This definition or description, of a practical democracy, is drawn from real life. It is in the mouth of Pericles, a man of business; a sapient statesman; who had been bred and born in a democracy; versed in its affairs, and knew its errors, and its excellencies. One thing is remarkable, that a particular excellence which he notices, is the freedom of opinion. Where a government is founded on opinion, it is of the essence of its preservation, that opinion be free. It is not enough that no inquisition exists; that no lettre de cachet can issue; but that no man shall attempt to frown another out of his excercise of private judgment. Is it democracy to denounce a man in a paper, because he thinks differently on a measure of government with the editor? It is tyranny; and the man who can do this without reason, or moderation, is a tyrant, and would suppress the right of private judgment, if he had the power. I distinguish between stricture, and abuse. All depends upon the man

ner and the toleration. A man is not always a deserter from just politics, because he cannot agree with me in opinion, on a particular subject. Mutual toleration and forbearance, in our sentiments, with regard to the legality, or expedience of measures, is the soul of democracy. It is that which distinguishes it from despotism, as polite manners the fine gentleman in polished life; in civilized society. In a despotic country, it is the boot, or the thumbscrew or the cord, that brings a man to reason; at least the wheel and the pulley are used for this purpose. What better in a republic where a man is this day a patriot, and the next day a traitor, at the whim of him who bestows the appellation? In the livid dens of despotism, state prisons are the seminaries of submissive citizens. In a democracy, shall terror issue from lamp-black, and patriotism be put down under the name of opposition. When a man frowns upon me because I have dissented from him in opinion, on political matter, I discover clearly the grade of his political standing and improvement.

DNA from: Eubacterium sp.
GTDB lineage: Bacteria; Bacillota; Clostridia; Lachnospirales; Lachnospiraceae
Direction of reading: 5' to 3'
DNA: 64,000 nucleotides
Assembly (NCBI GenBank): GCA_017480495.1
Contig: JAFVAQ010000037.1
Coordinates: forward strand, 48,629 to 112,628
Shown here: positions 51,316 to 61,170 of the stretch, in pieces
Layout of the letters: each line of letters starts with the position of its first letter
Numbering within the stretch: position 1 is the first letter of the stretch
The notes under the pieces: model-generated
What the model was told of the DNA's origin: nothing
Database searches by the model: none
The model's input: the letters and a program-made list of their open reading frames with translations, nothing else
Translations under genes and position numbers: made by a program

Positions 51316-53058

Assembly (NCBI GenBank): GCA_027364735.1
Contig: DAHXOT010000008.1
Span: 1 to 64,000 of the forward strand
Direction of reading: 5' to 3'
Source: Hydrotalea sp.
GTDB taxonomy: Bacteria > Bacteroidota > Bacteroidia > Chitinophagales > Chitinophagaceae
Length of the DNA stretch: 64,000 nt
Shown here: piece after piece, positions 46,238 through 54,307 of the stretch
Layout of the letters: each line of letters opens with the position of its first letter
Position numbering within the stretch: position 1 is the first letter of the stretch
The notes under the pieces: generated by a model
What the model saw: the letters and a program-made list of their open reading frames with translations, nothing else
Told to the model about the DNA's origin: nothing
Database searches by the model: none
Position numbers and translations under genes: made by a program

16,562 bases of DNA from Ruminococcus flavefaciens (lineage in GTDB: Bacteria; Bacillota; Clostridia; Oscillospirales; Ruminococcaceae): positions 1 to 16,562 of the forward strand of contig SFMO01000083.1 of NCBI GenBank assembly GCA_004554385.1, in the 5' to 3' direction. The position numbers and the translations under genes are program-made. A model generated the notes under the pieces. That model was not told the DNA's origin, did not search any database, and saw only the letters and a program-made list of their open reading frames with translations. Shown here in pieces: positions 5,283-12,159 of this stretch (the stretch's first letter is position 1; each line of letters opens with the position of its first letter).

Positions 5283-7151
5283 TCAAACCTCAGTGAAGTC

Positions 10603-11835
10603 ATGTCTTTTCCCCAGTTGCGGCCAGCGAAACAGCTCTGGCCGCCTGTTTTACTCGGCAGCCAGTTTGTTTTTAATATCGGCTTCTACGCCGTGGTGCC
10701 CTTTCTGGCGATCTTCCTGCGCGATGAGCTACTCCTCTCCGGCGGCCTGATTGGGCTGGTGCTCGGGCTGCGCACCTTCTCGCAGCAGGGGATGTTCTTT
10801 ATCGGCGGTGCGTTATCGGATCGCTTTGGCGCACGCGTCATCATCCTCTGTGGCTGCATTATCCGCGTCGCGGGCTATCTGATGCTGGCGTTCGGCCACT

But it will be said, are not your democrats, all noisy, vociferous, intolerant and of a persecuting spirit? I say such are not democrats; they are spurious, and usurp the name. In a government founded on opinion, nothing ought to be a reproach, that is the exercise of private judgment. It is subversive of the essence of liberty. A frown is the shadow of force, and he that uses the one, would have recourse to the other.

These observations allude to what is practical in democracy, and cannot be established or prohibited by the laws; but constitute the manners which a democratic government inculcates, and is calculated to produce; and it will be ob servable, that there is a great deal of this among the body of the people, who have been accustomed to liberty. It is chiefly amongst the young in the world, or young in the country, that the contrary spirit shews itself. I am amongst those who carry my ideas in favour of the naturalization of foreigners, perhaps too far. I am for excercising the rights of hospitality to them, to all extent at once; making them citizens, and giving them the right of sffurage, and even of